Coalition Begins With Hun Sen at Helm

Hun Sen on Monday again be­came Cambodia’s sole prime minister, capping a five-year, five-month odyssey in which he relinquished nominal power, feuded with and later ousted his main coalition partner and outlasted his Khmer Rouge nem­eses.

In a secret ballot on Monday, the National Assembly voted 99-13 to approve Hun Sen as prime minister for a five-year term. The same vote also confirmed a 25-ministry government and a political platform pledging widespread forestry and financial reform.

“The 99, that includes two digits. It’s a very good number,” the new prime minister said when the vote was tallied.

There were three abstentions and a spoiled ballot counted out by senior CPP parliamentarian Bou Thong in a house packed with politicians, diplomats, journalists and parliamentary aides.

“The feeling I have today has made me the happiest I’ve been in the recent affairs of the electoral process, including the [July 26] election,” Hun Sen told re­porters on the steps of the Na­tional Assembly after the session.

Only six parliamentarians

mis­sed the session, chaired by the Assembly’s first vice president, Heng Samrin. Five of 15 Sam Rainsy Party members have not returned to the country, and Prince Norodom Ranariddh, as Assembly president, is acting head of state in the absence of his father, King Norodom Sihanouk.

Opposition leader Sam Rainsy in parliament Monday made good on his promise that his party would not vote in favor of the Funcinpec-CPP coalition.

“To install the same people in government is a recipe for disaster and we will not support it,” Sam Rainsy said in a speech to fellow Assembly members.

The Council of Ministers is scheduled to convene Thursday to begin work in what the CPP is calling the “economic government.”

Cambodia’s government lost international recognition and millions of dollars in aid and loans after the July 1997 factional fighting that brought the collapse of the last coalition government, ousted Funcinpec’s Prince Ranariddh as first prime minister and left then-second prime minister Hun Sen in almost full control.

In a 10-minute session with journalists on the Assembly steps, Hun Sen expressed confidence in the coalition’s ability to last the full five-year term, pointed out that this government does not have to deal with the Khmer Rouge “headache” and hinted that he believes Asean will admit Cambodia in December.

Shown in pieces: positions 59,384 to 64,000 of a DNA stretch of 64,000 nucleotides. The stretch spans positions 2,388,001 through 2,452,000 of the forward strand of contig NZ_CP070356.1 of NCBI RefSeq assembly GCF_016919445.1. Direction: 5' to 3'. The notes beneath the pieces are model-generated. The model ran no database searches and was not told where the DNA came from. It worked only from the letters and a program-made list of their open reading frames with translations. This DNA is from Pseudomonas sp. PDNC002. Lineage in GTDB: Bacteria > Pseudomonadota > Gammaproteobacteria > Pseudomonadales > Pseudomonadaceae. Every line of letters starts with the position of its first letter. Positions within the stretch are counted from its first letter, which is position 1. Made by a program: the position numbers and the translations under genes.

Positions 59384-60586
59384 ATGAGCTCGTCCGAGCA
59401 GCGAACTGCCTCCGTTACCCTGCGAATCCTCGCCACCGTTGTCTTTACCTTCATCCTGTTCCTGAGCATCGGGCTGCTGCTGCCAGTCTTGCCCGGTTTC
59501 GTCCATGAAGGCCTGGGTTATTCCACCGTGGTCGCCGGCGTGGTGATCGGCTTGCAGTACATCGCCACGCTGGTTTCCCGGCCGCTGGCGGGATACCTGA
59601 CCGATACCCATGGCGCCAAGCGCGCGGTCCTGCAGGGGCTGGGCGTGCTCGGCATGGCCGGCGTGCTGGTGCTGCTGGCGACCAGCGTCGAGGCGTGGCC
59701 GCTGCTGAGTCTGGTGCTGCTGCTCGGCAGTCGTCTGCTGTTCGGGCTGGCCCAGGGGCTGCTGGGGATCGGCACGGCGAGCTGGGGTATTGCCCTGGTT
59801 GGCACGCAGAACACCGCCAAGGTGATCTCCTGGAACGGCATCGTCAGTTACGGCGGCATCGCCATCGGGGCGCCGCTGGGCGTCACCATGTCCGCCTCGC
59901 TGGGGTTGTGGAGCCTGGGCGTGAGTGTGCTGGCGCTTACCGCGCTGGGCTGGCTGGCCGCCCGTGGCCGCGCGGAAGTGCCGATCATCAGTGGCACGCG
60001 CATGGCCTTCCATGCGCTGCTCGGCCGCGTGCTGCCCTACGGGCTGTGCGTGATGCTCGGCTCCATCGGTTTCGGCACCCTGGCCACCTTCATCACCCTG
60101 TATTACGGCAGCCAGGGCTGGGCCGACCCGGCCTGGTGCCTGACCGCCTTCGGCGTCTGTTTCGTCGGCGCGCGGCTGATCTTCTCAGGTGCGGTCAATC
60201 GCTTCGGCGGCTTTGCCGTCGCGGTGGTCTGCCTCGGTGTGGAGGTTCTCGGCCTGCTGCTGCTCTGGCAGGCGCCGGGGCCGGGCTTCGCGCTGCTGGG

His comments followed a three­-hour parliamentary session in which he read a personal statement and the coalition’s proposed 19-page political plan.

Hun Sen is expected to gain inter­national recognition for the first time as Cambodia’s sole prime minister. The government he headed from 1985 to 1993 did not have international recognition after the Vietnamese army invaded in 1979.

UN-sponsored elections in May 1993 restored international recognition to Phnom Penh, but resulted in a Funcinpec victory and an ill-fated power-sharing arrangement of two prime ministers.

Late Monday afternoon, a similar coalition government—but this time with Hun Sen as sole prime minister—was officially sworn in at the Royal Palace.

As the sun dipped down over palace walls, scores of government appointees and acting Head of State Prince Ranariddh gathered at the palace’s opulent Khemarin Temple.

Supreme Buddhist patriarchs Nuon Nget and Tep Vong arrived first in maroon robes and briskly climbed the red-carpeted stairs to the temple.

The appointees then arrived by car, dressed in traditional saffron k’ben trousers and white jackets or blouses.

Inside the temple, appointees signed their names in a book and seated themselves. Minister of the Royal Palace Kong Som Ol read a pledge, which the appoin­t­ees repeated with hands clasped in prayer.

The appointees then blessed themselves with water from two small silver bowls held by palace staff.

Outside the temple later, Prince Ranariddh and Hun Sen congratulated each other. “Today is one more historic day,” Prince Ranariddh told Hun Sen, saying that the coalition “baby” was born with great difficulty, but in good health.

The prince then with a laugh asked Hun Sen to take care of Fun­cinpec members who are in government posts.

Congratulated on the swearing-in of the government on the temple steps, new Secretary of State for Education Im Sethy warned that the government still has a lot of work to do.

Sam Rainsy said his party supports the government’s intentions in its political plan but added that he doubts the coalition’s ability to carry it out.

The coalition lineup is similar to the previous one that ended in bloody tank battles in Phnom Penh’s streets and allowed nu­merous forms of corruption, im­punity and “pillaging” of Cambo­dia’s natural resources to flourish, Sam Rainsy said.

During Sam Rainsy’s speech, the CPP’s deputy Assembly chair­­men, Chem Snguon and Heng Samrin, asked the opposition leader to close his comments. At one point, Second Vice President Chem Snguon banged his fist on his desk.

Yet, after Sam Rainsy finished speaking, Hun Sen walked across the aisle to shake his fiercest critic’s hand.

Hun Sen later shrugged off the criticism and appealed to the opposition to restrict their arguments to “legal” criticism in parliament.

“I don’t mean that I want to ban any demonstration, but this [parliamentary] forum is the most influential one as it is broadcast on radio and TV for Cambodians across the country and abroad,” the prime minister said.

The demonstrators called for Hun Sen to step down and pro­tested the result of the July 26 election, which saw the CPP carve out a nearly 10 percent victory over Funcinpec.

(Additional reporting by Saing Soenthrith and Heng Sinith)

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